The title marked the second day of the International Conference “The fight against terrorism for global security and critical infrastructure protection” organized in Bucharest on 2-3 June 2016 by the think tank MEPEI (Middle East Political and Economic Institute) – Bucharest, EURISC Foundation – Bucharest, the Embassy of the Islamic Republic of Iran in Romania, with a large and important international participation.
The chosen title is made up of two parts, one that is real – Daesh against the world, the second part being more an aspiration than a reality, since in any case the world today is not against Daesh and the forces fighting against this organization are insufficient to defeat it permanently. In fact, the lack of a resolute and united attitude to fight Daesh was the opinion often expressed in the second day of the conference, held by the Chatham House rules.
I remind that a while ago, Turkey said that from a military perspective, Ankara is capable of destroying Daesh within maximum 48 hours (Turkey officially declared Daesh a terrorist organization on 10 October 2013). Why has it not happened yet? One of the reasons is that there is still no firm unitary international position on this issue, and Turkey cannot take a unilateral role, especially by sending troops on the territories of Syria and Iraq (even if has done it in the past).
It seems that the situation of Daesh closely resembles the situation of the Taliban in Afghanistan, but here the situation is somehow more complicated. One of these complications is the Kurdish factor, since the organizations of the Kurdish minority in Syria and Iraq are important opponents of Daesh. Aside from protecting their people from Daesh, the Kurds believe that the fight against this organization will be a good opportunity to achieve a long-sought goal – the creation of a Kurdish state. But Turkey, in the voice of President Erdogan, firmly stated repeatedly that it would not allow the creation of a Kurdish state at its borders.
We also noted that for the settlement of the situation in the region, especially Syria and Iraq, Russia is often presented as a factor to be taken into account, which has real possibilities to contribute to a resolution. A collaboration between Russia and the US for this purpose would be possible and could lead to a solution, but locally it is considered that an agreement between Washington and Moscow will lead to benefits mainly for the two countries and not for the region. This is another element that emphasizes the complexity of the situation and the difficulty of finding a consensual solution. In fact, as far as the US is concerned, we noticed remarks about the American administration no longer being so interested in a greater involvement in the Middle East and anyway, any new American approach to the situation in the region would only be predictable starting from the second half of 2017.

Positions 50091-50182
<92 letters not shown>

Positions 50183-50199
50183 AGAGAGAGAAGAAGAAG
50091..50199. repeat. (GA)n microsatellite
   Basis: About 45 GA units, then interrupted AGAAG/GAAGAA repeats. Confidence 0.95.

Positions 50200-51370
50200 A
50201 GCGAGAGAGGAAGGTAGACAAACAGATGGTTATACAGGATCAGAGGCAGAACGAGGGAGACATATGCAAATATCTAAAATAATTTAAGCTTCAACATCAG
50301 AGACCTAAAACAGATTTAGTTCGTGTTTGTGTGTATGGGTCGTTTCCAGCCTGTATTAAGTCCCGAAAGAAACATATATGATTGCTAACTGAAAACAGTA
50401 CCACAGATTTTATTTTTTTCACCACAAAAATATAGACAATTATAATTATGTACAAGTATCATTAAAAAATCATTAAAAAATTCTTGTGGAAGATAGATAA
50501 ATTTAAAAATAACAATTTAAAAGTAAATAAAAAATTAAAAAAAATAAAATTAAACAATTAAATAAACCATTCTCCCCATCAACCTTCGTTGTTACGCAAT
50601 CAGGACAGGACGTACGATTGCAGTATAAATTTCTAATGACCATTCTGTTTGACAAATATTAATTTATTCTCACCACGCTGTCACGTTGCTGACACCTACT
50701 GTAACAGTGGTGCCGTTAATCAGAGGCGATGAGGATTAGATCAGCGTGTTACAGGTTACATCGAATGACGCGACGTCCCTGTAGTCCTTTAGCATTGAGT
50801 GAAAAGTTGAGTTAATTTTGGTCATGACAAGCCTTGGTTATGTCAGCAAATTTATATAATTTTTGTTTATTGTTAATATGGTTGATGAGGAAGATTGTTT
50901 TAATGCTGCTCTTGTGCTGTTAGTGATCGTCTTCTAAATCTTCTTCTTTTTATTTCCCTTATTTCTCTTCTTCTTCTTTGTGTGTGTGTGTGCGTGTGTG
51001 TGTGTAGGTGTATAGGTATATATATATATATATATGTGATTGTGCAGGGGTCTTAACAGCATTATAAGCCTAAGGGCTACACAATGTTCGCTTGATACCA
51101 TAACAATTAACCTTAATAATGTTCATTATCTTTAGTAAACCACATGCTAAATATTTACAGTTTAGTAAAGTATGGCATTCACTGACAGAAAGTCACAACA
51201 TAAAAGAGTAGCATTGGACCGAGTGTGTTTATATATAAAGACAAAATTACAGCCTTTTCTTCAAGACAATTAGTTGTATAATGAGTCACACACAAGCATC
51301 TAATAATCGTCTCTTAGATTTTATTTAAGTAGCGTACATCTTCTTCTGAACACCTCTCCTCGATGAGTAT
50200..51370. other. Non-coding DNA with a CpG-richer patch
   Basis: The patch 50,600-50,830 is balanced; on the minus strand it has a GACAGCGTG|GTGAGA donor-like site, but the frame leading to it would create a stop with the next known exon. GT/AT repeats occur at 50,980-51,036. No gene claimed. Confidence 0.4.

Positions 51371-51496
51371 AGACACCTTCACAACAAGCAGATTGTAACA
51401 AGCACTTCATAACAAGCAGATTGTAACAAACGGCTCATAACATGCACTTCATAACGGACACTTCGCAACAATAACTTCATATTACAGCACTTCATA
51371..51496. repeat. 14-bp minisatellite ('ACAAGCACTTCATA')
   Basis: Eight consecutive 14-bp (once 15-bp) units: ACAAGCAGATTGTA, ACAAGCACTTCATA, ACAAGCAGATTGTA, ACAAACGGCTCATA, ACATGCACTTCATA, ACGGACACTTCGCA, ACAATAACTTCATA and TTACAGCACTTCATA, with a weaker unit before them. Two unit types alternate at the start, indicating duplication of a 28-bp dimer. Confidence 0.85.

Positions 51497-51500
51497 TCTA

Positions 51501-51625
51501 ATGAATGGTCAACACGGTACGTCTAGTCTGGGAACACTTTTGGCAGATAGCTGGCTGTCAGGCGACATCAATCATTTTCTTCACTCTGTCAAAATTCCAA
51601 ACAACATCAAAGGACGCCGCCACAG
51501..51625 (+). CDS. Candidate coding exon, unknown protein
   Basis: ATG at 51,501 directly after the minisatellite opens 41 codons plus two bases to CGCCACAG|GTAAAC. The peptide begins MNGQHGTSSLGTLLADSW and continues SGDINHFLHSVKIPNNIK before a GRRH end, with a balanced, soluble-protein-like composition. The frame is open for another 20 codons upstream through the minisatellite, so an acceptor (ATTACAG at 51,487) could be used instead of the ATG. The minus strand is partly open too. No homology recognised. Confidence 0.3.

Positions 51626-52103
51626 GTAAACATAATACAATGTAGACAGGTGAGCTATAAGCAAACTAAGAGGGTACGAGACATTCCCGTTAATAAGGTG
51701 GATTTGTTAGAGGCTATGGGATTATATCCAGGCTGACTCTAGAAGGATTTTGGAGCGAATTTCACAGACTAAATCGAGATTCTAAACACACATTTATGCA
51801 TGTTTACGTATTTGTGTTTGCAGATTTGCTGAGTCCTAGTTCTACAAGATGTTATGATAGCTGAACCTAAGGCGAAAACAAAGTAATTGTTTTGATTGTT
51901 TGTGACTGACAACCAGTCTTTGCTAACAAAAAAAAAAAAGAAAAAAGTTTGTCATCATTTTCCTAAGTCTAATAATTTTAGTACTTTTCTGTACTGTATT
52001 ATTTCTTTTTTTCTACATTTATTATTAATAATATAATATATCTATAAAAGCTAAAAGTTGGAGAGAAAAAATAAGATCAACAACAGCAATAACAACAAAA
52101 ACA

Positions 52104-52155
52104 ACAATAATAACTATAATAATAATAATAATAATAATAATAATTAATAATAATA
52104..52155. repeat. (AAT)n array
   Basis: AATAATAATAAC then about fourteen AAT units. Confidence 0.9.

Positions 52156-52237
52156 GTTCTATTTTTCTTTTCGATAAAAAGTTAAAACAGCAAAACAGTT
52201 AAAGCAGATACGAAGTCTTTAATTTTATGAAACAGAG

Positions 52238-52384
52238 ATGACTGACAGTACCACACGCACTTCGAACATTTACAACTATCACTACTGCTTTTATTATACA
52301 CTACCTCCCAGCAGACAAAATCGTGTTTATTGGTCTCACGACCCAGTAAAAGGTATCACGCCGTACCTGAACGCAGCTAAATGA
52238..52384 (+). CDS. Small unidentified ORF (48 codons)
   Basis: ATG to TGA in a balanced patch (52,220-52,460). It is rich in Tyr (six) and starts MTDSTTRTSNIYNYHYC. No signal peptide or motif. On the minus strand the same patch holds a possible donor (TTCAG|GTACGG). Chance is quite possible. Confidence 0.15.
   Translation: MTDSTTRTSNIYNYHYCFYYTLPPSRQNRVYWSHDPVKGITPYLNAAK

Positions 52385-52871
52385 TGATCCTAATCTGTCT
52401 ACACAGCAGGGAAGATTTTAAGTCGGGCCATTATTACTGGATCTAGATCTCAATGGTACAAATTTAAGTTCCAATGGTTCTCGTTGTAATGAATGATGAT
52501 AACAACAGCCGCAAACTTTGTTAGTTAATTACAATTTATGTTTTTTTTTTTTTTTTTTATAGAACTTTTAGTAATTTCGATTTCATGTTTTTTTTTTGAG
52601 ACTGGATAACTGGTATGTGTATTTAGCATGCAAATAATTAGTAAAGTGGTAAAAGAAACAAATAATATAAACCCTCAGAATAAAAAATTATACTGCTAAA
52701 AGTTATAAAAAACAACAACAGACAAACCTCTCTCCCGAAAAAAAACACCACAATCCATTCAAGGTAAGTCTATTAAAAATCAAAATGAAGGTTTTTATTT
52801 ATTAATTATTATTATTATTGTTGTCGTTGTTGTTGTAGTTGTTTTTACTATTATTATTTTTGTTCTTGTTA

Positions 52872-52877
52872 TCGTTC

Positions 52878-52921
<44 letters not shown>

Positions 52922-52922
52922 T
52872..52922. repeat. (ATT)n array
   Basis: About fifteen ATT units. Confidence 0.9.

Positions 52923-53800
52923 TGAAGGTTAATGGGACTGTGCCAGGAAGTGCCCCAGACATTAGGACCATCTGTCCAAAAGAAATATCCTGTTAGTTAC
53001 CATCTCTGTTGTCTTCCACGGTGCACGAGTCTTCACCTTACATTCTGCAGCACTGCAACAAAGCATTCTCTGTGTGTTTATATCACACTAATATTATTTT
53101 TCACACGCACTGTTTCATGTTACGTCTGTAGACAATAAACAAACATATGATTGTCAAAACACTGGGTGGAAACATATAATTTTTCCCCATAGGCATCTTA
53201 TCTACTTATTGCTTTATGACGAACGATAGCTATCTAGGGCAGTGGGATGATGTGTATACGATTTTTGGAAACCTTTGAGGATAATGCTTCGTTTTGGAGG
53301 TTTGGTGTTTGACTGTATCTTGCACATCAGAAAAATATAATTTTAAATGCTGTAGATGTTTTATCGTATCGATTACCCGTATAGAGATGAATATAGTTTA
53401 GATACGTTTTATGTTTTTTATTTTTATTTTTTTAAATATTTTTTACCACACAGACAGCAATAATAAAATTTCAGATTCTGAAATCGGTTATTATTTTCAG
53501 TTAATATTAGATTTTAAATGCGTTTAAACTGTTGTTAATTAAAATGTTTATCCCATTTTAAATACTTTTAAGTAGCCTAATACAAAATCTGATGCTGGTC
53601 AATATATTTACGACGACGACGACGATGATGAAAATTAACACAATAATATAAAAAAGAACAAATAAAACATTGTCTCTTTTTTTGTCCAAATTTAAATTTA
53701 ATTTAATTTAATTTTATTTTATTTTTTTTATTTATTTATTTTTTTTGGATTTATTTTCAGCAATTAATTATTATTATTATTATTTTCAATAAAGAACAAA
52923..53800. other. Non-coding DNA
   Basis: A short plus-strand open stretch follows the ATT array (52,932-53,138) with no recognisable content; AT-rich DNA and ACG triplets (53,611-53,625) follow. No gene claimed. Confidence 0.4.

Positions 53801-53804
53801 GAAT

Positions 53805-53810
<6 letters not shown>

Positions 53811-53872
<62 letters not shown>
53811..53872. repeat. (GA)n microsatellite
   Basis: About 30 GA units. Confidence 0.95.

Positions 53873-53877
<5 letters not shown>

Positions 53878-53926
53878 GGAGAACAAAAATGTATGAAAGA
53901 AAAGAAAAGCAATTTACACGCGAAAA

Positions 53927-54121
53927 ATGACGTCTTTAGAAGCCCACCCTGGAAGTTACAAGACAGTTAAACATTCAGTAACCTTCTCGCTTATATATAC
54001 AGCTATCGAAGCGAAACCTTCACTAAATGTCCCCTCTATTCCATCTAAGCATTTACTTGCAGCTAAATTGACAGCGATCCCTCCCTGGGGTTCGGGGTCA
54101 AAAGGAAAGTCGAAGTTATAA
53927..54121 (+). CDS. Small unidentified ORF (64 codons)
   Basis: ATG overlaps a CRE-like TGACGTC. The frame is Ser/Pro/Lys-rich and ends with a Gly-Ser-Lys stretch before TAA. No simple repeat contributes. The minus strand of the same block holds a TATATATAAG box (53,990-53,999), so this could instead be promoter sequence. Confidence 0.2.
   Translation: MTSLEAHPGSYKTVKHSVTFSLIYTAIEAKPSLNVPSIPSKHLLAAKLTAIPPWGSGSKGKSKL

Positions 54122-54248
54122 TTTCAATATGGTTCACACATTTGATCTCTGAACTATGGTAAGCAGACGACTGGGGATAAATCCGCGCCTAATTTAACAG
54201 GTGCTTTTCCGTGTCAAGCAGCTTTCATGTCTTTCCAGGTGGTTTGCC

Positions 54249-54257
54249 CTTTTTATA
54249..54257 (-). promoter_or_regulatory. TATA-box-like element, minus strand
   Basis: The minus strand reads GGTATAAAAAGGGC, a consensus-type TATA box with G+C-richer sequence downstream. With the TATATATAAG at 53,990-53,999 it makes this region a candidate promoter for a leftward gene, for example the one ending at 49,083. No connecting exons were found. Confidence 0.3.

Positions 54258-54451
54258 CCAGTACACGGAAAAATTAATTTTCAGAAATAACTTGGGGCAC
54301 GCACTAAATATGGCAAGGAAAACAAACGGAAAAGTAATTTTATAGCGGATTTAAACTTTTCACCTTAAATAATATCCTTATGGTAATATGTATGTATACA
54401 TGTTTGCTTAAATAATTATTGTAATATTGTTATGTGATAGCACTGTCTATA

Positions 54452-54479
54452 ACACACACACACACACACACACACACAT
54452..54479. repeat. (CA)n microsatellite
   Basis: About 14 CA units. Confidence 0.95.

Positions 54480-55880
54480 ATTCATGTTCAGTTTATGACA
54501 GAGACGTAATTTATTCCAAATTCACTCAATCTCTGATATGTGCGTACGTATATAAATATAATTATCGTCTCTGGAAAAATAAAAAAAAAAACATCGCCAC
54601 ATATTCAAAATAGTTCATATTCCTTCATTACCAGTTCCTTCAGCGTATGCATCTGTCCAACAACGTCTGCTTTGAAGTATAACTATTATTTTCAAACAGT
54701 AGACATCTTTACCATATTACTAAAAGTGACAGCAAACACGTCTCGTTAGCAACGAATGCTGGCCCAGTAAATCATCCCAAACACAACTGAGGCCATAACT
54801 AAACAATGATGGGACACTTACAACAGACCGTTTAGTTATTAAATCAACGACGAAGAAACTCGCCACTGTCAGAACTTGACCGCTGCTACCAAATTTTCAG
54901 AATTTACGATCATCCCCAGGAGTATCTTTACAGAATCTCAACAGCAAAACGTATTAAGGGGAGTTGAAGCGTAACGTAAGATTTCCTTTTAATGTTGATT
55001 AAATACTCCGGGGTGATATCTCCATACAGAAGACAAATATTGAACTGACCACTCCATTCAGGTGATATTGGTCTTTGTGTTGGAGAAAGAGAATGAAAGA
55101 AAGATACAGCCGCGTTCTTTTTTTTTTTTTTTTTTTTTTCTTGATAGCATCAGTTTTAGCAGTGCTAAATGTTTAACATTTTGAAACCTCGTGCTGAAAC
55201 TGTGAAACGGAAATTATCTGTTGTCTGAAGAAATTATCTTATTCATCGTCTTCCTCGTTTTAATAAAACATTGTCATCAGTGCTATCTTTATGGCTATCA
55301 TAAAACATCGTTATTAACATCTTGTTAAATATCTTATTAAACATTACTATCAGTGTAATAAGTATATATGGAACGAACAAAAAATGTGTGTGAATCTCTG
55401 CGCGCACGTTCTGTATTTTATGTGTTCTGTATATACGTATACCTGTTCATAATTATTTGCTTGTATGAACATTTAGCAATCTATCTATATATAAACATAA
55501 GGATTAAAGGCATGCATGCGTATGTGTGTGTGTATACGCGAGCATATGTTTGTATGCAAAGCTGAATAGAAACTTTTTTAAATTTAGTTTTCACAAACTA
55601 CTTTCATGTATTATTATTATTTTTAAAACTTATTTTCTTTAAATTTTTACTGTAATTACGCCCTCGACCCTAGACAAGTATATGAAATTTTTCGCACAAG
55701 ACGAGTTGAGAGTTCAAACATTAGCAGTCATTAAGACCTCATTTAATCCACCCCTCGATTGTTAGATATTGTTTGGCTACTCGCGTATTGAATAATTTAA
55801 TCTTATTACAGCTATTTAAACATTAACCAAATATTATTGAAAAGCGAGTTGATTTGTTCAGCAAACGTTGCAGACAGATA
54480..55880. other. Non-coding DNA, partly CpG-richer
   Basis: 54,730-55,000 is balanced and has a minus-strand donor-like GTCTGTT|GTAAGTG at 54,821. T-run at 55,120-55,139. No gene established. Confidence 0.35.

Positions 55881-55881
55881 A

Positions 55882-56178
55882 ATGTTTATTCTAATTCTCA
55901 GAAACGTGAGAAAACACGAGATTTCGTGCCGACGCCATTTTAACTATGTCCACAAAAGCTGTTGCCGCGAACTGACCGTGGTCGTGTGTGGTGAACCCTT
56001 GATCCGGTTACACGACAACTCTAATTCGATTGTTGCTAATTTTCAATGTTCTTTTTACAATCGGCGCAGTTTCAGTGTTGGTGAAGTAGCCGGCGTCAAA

Another element was the possibility of an initiative Russia-Iran for Syria to take place within an international conference (no clarifications have been made on its composition) in Austria, which would help ending the civil war in this country, as an alternative to the Geneva talks, which have gotten, as it was predictable, in a new blockage. Meanwhile, the most recent developments indicate that Daesh has lost an important part of the territories it controlled in Syria (30-50% of the territory), the organization still demonstrating its capabilities in the two bomb attack on 10 June – (a suicide bomber and a car bomb) at Sayyida Zeinab mosque, in the outskirts south of Damascus. Although heavily guarded by the pro-government forces, this mosque was repeatedly the target of attacks.
Other developments include the presence of elements of the US special forces acting against Daesh and recently of elements of the French special forces in northern Syria, supporting the Syrian offensive of the Syrian Democratic Forces (SDF) in the Manbij (Aleppo) region. In a press statement on 10 June, the French Defense Minister Jean Yves Le Drian said that the French support consists of “deliveries of armament, air support and advice”. In our opinion, there are military forces in Syria of various strength and composition from at least five other countries.
There are still many issues and questions to be addressed; the merit of the conference that I attended was to bring them to light. Here are some of them: Why is there still no definition of terrorism unanimously and internationally accepted? How coherent and loyal is security, informative, economic or logistical cooperation between the countries committed in the anti-terrorist campaign, regardless of their geopolitical position and their cultural and religious identity? Why is the blockage of financing, armament and logistical funding against the extremist and radical organizations inefficient? And the series of such questions is much longer…